As exchanges vie for revenue in an increasingly competitive marketplace, few people were surprised when the Chicago Mercantile Exchange (CME) last month announced its intent to purchase cross-town rival the Chicago Board of Trade (CBOT) for $8 billion. The newly formed CME Group would be one of the world's largest derivatives markets, with average daily trading volume at nearly 9 million contracts per day, equal to $4.2 trillion. Cost savings, according to the companies, will top $125 million in the second year after the deal's closing.
In an increasingly electronic marketplace, technology is at the core of the exchanges' merger. "This is about technology and nothing else," says Octavio Marenzi, founder and CEO of Celent Communications. "The whole and only rationale for the merger is about migrating to a single technology platform."
According to the exchanges' executives, that platform will be the CME's Globex, to which the CBOT users likely will begin to transfer once the merger is cleared by regulators. The CBOT's current trading platform, Liffe Connect, is licensed from London-based Euronext.liffe. "The systems are pretty straightforward" in terms of ease of use, explains Marenzi. "The real trick will be migrating users without them even knowing it."
Leslie Sutphen, global head of eBrokerage strategy and implementation at Chicago-based broker Calyon Financial, believes the differences in the technology will be negligible. The platforms of both the CME and the CBOT have their own sets of benefits and challenges, relates Sutphen, whose firm trades on both exchanges. "Either is acceptable for us," she says. "But this will simplify life a bit. There will be one less platform to worry about. You only have to deal with one help desk."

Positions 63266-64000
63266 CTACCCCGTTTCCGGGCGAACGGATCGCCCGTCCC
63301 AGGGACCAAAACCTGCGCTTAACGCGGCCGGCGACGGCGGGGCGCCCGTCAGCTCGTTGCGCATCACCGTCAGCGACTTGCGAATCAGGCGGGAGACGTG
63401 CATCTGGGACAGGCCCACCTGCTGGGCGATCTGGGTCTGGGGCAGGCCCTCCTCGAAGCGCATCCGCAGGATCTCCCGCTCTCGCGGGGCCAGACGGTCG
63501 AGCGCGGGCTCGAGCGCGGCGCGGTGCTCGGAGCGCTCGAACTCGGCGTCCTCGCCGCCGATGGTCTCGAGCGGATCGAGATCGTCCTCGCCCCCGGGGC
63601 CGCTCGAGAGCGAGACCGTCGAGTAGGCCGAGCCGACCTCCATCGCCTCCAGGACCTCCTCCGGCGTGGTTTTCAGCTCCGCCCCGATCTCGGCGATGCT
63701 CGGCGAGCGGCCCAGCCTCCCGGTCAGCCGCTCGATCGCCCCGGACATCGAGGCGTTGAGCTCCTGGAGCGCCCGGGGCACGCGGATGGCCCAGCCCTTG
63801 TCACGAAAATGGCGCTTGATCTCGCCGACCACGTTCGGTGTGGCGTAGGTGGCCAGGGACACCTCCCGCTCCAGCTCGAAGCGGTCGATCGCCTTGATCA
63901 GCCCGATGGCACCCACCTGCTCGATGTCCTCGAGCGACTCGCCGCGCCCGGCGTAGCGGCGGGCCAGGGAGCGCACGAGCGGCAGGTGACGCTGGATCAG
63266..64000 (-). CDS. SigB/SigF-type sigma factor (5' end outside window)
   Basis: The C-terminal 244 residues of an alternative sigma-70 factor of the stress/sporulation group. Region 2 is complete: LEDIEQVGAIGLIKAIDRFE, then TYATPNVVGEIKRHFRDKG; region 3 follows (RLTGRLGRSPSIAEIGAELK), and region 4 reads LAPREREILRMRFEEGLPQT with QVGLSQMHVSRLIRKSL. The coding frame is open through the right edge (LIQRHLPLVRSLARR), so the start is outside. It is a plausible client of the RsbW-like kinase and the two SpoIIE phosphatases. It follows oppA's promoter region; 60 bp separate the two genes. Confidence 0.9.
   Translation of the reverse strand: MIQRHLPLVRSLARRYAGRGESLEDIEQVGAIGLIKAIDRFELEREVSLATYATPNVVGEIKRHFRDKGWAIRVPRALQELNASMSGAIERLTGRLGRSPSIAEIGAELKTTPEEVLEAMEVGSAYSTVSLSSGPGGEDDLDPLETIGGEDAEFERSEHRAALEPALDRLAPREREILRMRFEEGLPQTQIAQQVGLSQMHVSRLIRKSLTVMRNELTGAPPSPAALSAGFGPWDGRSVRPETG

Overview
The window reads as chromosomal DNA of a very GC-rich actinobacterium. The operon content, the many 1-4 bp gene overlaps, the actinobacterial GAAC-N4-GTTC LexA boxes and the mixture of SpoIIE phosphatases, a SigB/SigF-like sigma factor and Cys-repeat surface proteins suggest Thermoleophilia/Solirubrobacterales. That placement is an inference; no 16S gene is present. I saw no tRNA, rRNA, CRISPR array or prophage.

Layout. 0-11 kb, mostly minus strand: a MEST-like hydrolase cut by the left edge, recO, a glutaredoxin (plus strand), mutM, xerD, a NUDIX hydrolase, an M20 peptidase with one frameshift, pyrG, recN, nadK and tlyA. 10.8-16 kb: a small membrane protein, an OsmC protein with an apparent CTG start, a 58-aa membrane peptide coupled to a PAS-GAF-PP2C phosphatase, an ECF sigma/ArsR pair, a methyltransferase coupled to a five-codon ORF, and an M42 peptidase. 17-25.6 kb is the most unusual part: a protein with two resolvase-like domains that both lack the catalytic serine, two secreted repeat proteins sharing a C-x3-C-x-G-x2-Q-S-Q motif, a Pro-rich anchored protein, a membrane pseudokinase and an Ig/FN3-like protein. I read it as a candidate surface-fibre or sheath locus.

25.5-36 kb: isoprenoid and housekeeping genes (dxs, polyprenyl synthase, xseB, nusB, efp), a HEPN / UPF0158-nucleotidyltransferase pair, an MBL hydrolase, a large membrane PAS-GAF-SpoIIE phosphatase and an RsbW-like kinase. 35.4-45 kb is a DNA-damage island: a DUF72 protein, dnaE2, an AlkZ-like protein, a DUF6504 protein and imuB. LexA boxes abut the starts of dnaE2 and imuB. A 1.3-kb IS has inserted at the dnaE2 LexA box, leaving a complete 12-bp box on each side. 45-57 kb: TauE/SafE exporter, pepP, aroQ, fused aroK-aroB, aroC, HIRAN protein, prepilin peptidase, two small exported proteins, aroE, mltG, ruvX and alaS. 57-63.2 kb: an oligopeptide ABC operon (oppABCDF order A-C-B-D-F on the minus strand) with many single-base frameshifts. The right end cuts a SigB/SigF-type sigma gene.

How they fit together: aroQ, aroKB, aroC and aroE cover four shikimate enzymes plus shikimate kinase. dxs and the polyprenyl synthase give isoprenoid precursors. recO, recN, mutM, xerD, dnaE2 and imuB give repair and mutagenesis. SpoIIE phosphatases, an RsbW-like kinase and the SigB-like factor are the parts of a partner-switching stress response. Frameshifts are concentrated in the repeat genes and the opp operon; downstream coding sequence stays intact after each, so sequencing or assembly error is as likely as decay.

Sutphen's hope is that the cost savings associated with the merger will benefit the markets' participants, as was the case in the CME/CBOT's back-office merger in 2003. "When they combined back-office functions, we saw more savings," she says. "The greatest benefit [of the merger] would be cost efficiencies. We hope they'll pass those efficiencies on to the end user."
Michael Buek, a principal and portfolio manager in Vanguard Financial's quantitative equity group, also sees the merger as a nonissue from a technical standpoint. "As an investor, I'd care a lot, but I don't think the exchanges are merging to satisfy a core equity client need," contends Buek, who trades S&P futures on the CME. "If I have a consolidated trading front end that lets me get to fair and fast market centers, then I don't care what they're called."
The 'Electronic Age'
Although the CME and the CBOT have declined to tally up potential layoffs, Peter Horowitz, managing director and leader of the Capital Markets practice at BearingPoint Financial Services, predicts the impact will be nominal. "Marginal players" with specific niches might get "pushed aside" during the merger, he says, as will many floor brokers, considering the CME's overwhelmingly electronic model.
CME CEO Craig Donohue said earlier this year that by the beginning of 2007, the exchange will be nearly 70 percent electronic. The new merger proposes a move of the smaller open-outcry business of both exchanges to the CBOT's trading pits nearby.
BearingPoint's Horowitz cites the New York Stock Exchange's hybrid of electronic and floor trading as a likely model for the new CME Group. "It will be interesting to see if that approach survives," he says. "As things evolve in Chicago, they might accept the conventional wisdom that everything is going electronic."
The electronic age is "right around the corner," adds Celent's Marenzi. But, he notes, "I've been saying that for a long time. The longevity of the open-outcry system never ceases to amaze me. There's just no reason for it."
Beyond the extent of its electronic status, other questions remain about the benefits of the merger to the CME Group's participants. Vanguard's Buek worries that with all of its focus on increasing investor returns, "They may take their eye off the ball in terms of servicing my needs." And with fewer games in town, he continues, "They might start charging higher prices."
But Buek is comforted by the nature of capital markets. "There aren't a lot of barriers to entry for exchanges," he says. "If they do take their eye off the ball, someone else will provide what I'm looking for."